Based on the statistics, Rod McDaniel knows he was unlikely to become the CEO of a fast-growing electronics reuse and recycling company.
Born to a 15-year-old mom, the African-American man grew up below the poverty line in the Sudekum Apartments, a public housing project in Nashville, Tenn. He never went to college.
But while in high school, he obtained certifications to work on computers, and he began job shadowing an IT technician for Metro Nashville Public Schools. That helped him land a job immediately out of high school managing computers and networks for the school district. Later, he got a second job at S3 Asset Management, where he worked for years before he and other investors bought the company.
“Technology saved my life,” the 31-year-old told E-Scrap News recently. “Growing up in the housing projects, the statistics say that more than likely you will not make it out. So technology was one of the things that helped me make it.”
Today, McDaniel leads S3 Recycling Solutions, which provides data destruction, asset refurbishing and remarketing, and end-of-life recycling services for organizations. By weight, about 70 percent of what comes in the door is sold into wholesale or retail reuse markets. Roughly one-fifth of the reusable equipment undergoes light refurbishment before it’s resold. The remaining 30 percent is manually dismantled, and the components are shipped for recycling by Dynamic Lifecycle Innovations, a Wisconsin-based processor with a facility in Nashville.
McDaniel said S3’s robust and fast reporting – both in terms of inventory audit reports and certificates of destruction – differentiates it from competitors. “I think that’s one of the ways that we’re disrupting the electronics recycling industry,” he said.
S3 is growing both in terms of square footage and customer contracts.
Last month, it announced it had purchased a 75,000-square-foot warehouse in Springfield, Tenn., less than an hour’s drive north of Nashville. It moved in last month, leaving its former 7,000-square-foot space in Nashville. S3’s headquarters is still officially in a Nashville coworking space owned by S3 Chairman Darrell S. Freeman, Sr., whom McDaniel described as his mentor.
S3 bought the Springfield warehouse from the Robertson County Economic Development Board for $900,000, McDaniel said. According to a press release, the building was gifted to the county in 2015 by American Snuff. It used to be part of the Conwood Tobacco processing facility.
As part of the deal, S3 committed to creating 25 jobs and investing $2.1 million in Robertson County over the next five years. In exchange, S3 will not have to pay property taxes over that period, McDaniel said.
Shortly after inking the purchase agreement, S3 landed a $1.8 million contract with a health-care provider in North Carolina, McDaniel said.
Under the health-care provider deal, S3 is now collecting at least four truck loads a month from the organization. While that contract was a large one for S3, the company has also signed medium-sized ones recently, McDaniel said. All told, in November, S3 landed deals that will bring in an estimated $2.5 million to $3 million in revenue over the next three years, he said.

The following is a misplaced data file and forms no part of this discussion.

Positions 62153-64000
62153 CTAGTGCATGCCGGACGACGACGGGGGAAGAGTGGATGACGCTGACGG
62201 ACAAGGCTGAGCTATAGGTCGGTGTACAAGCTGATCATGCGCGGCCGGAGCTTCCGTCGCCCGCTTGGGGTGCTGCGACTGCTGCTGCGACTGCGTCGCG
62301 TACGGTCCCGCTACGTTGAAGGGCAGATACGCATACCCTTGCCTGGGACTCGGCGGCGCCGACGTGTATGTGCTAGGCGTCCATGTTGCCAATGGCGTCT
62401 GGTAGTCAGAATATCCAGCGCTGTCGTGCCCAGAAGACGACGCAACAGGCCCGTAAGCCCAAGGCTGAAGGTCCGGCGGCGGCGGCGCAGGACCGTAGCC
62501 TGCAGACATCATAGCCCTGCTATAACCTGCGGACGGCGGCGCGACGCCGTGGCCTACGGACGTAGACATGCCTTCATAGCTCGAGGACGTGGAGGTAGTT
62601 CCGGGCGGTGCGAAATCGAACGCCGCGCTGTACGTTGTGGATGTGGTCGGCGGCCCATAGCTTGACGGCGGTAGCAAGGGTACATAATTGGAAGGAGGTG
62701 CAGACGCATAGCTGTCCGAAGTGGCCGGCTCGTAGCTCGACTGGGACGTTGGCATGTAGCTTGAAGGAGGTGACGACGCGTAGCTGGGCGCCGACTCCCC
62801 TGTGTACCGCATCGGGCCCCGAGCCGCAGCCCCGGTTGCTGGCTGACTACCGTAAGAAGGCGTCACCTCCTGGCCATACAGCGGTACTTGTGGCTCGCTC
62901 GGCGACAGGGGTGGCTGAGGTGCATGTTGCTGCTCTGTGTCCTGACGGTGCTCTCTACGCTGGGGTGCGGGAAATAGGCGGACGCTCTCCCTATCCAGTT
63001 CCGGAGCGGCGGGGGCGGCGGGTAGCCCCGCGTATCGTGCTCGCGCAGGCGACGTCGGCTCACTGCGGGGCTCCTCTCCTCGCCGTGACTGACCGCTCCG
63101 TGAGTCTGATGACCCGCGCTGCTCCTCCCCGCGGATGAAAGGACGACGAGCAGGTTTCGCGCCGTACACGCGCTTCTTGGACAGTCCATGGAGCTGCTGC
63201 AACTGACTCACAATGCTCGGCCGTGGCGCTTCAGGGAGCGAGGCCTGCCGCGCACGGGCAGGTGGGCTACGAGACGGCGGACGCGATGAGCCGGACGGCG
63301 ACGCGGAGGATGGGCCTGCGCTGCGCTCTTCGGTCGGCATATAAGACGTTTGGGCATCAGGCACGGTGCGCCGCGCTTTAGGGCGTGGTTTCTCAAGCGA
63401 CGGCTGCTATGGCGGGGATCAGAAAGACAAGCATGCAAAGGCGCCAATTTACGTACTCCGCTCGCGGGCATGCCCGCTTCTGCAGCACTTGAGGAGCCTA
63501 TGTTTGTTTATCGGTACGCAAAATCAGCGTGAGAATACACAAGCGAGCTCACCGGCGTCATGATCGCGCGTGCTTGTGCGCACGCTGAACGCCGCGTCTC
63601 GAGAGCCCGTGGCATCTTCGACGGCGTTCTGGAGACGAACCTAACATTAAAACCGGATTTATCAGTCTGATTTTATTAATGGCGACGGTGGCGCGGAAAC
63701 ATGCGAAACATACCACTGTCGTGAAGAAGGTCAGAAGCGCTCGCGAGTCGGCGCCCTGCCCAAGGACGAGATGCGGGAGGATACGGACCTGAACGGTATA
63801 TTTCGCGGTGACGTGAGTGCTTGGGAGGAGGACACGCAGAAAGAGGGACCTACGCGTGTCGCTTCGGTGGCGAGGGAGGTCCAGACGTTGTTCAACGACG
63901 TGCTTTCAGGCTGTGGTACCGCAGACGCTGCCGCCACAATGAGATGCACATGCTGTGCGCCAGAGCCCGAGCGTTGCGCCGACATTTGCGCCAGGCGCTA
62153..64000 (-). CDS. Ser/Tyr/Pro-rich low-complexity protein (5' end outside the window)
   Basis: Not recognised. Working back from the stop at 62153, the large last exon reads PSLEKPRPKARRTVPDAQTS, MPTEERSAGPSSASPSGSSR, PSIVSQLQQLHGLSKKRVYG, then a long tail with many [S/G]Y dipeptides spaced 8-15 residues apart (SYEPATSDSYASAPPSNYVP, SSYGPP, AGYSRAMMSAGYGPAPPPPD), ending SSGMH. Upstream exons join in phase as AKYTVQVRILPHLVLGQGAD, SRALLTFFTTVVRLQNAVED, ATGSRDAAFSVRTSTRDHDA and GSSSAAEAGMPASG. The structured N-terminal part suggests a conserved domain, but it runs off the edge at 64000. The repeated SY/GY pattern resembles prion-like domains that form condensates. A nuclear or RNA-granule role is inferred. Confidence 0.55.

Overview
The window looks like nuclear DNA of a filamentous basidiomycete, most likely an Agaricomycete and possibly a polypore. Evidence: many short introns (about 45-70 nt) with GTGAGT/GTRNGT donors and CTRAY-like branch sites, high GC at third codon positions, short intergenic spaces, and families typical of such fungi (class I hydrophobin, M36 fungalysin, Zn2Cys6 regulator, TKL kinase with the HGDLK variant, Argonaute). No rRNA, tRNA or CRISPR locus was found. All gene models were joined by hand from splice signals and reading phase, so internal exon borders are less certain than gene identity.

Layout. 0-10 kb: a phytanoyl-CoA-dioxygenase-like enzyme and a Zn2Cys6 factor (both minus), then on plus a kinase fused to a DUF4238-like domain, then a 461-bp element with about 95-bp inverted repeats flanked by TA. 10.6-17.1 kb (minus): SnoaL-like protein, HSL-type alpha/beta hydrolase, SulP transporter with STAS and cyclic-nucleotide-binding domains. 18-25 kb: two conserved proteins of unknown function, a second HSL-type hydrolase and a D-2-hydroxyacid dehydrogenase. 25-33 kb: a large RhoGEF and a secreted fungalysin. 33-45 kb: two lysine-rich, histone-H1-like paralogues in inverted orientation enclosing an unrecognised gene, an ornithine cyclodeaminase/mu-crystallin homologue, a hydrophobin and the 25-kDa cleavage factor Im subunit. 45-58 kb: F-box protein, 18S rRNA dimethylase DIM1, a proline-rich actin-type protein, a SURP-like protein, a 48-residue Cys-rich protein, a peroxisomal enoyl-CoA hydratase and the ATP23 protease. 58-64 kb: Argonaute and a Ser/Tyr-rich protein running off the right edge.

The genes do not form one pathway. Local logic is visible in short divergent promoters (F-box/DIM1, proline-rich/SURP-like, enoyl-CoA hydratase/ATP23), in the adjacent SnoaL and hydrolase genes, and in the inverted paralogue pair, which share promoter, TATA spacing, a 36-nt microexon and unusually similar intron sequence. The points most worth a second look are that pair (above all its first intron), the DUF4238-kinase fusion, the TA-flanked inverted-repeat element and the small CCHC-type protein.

For comparison, S3 brought in about $400,000 in revenue in 2016 and $1 million in 2017.
S3’s contracts also come as a result of incrementally deepening relationships with customers.
“Typically, we get into a contract by accident, by doing a project here or a project there, and they finally go, ‘Man, you guys are awesome. Let’s do a full-grown contract’,” McDaniel said. “And that’s how we’ve grown.”
Currently occupying about 40,000 square feet of the new facility, S3 has room for additional growth. As of early December, the company has 17 employees and it’s hiring more. McDaniel estimated that within the next six months, S3 will already be halfway to its five-year target of hiring 25 additional people.
It also plans to pursue R2 certification. Based on feedback from a consultant, McDaniel believes S3 could be certified by June 2019.
As far as reasons for the company’s growth, McDaniel pointed to several. He praised his employees, noted that his personal story is compelling and emphasized the goodwill generated by supporting the community. For example, S3 donated 100 turkeys to a school serving low-income students for Thanksgiving.
This year, the Nashville Business Journal named McDaniel as a winner of the 40 Under 40 Awards. A press release announcing the award noted S3’s corporate goal of performing community service projects, including donating backpacks and school supplies to students at Napier Elementary School, just blocks from the housing projects McDaniel grew up in.
“I grew up in the Napier housing projects, and there were quite a few people that would come and help and volunteer their time,” McDaniel told an interviewer earlier this year. “So, when I was a child, I always said to myself if I had the opportunity, I wouldn’t forget where I came from.”
Photo courtesy of S3 Asset Management
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